Last week I attended the Global Leadership Summit in Chicago—two days of inspiration and leadership focus. During the Summit, Patrick Lencioni, author-consultant-speaker, taught that vulnerability and authenticity can break down walls that separate business and ministry relationships and lead to environments that build trust, connection, and collaboration.
Lencioni said, “When we’re serving others, we have to do things that could embarrass us. We need to be willing to say ‘I don’t understand that.’” The fear of being rejected, embarrassed, or feeling inferior keeps us separated from one another.
The church would be much the better for it—if we could just take off our masks and be honest before God and one another.
When we are honest and open with one another, when we share our weaknesses as well as celebrate our strengths, intimacy grows and love deepens. I know it’s true in the relationships that matter most to me—my marriage, my family, and closest friends.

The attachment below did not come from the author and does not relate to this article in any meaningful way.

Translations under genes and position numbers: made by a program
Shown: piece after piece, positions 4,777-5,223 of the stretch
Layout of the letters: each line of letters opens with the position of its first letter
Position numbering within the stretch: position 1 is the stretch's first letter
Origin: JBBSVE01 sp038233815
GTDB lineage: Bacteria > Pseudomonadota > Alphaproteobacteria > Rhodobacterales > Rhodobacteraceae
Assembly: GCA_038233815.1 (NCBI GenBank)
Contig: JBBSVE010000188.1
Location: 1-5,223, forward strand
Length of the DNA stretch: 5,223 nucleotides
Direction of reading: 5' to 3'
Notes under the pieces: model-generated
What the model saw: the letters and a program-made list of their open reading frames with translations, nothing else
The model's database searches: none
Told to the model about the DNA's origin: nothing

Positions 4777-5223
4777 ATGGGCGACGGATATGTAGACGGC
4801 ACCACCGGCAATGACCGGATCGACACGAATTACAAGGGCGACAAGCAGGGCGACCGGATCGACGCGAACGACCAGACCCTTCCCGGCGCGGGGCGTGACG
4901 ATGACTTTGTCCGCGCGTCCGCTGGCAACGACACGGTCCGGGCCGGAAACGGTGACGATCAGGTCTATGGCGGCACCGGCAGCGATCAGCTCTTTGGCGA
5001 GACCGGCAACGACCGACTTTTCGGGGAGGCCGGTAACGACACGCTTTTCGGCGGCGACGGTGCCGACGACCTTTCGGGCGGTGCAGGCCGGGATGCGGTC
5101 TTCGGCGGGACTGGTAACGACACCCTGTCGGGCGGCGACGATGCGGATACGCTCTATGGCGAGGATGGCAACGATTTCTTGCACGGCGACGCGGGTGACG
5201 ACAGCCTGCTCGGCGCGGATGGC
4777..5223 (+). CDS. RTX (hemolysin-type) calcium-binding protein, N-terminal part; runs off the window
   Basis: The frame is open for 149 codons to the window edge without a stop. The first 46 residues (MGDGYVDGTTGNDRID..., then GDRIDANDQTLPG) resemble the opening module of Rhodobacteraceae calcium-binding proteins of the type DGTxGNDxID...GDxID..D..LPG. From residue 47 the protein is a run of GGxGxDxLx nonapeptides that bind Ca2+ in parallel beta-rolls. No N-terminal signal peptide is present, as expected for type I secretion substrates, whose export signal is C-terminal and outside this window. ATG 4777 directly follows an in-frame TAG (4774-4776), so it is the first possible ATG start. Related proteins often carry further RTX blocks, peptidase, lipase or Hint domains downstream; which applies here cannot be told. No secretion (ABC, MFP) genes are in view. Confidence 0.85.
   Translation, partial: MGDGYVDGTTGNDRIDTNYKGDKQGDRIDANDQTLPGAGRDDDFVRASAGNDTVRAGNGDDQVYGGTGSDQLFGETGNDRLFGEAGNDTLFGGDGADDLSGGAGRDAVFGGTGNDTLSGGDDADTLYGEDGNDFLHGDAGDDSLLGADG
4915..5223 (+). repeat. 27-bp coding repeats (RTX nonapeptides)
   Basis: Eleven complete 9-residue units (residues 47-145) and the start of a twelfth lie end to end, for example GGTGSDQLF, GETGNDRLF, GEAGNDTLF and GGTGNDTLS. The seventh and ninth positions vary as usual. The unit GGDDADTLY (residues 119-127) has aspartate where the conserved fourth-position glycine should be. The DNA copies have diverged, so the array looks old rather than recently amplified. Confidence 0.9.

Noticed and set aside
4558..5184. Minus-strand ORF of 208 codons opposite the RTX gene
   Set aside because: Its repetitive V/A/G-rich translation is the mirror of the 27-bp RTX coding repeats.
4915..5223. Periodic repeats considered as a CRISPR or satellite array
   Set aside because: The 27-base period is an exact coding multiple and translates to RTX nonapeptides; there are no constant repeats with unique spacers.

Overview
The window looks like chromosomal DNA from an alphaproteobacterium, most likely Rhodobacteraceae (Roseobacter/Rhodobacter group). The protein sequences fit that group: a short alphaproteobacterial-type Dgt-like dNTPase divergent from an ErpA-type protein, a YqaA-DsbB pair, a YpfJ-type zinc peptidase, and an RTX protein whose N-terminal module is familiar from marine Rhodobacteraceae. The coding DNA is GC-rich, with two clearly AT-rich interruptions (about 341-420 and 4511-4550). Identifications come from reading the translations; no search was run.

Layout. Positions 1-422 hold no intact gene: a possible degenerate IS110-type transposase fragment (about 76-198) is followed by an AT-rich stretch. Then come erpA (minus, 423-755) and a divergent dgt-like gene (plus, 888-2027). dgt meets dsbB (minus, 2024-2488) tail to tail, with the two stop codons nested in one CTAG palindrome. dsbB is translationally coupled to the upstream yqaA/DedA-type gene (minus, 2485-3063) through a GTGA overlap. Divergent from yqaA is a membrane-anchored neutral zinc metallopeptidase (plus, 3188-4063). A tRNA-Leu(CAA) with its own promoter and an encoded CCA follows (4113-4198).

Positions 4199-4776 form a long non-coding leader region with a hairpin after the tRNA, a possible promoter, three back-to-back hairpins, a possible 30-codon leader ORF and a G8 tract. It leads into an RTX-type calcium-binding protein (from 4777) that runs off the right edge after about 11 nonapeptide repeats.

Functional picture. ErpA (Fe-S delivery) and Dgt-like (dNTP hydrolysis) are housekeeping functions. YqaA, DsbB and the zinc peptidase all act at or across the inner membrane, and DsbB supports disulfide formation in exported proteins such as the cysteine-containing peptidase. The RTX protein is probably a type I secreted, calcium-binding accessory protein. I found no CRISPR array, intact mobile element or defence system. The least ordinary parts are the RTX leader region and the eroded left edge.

The root of the word courage is cor—the Latin word for heart. In one of its earliest forms, the word courage had a very different definition than it does today. Courage originally meant “To speak one’s mind by telling all one’s heart.”
Today courage is more synonymous with being heroic.
No doubt we need heroes, but I think we’ve lost touch with the idea that speaking honestly and openly about who we are, about what we’re feeling, and about our experiences (good and bad) is the definition of courage.
Heroics is often about putting our life on the line. Real courage is about putting our vulnerability on the line.
What if that happened in the local church? In your marriage? In your family? Among your closest friends?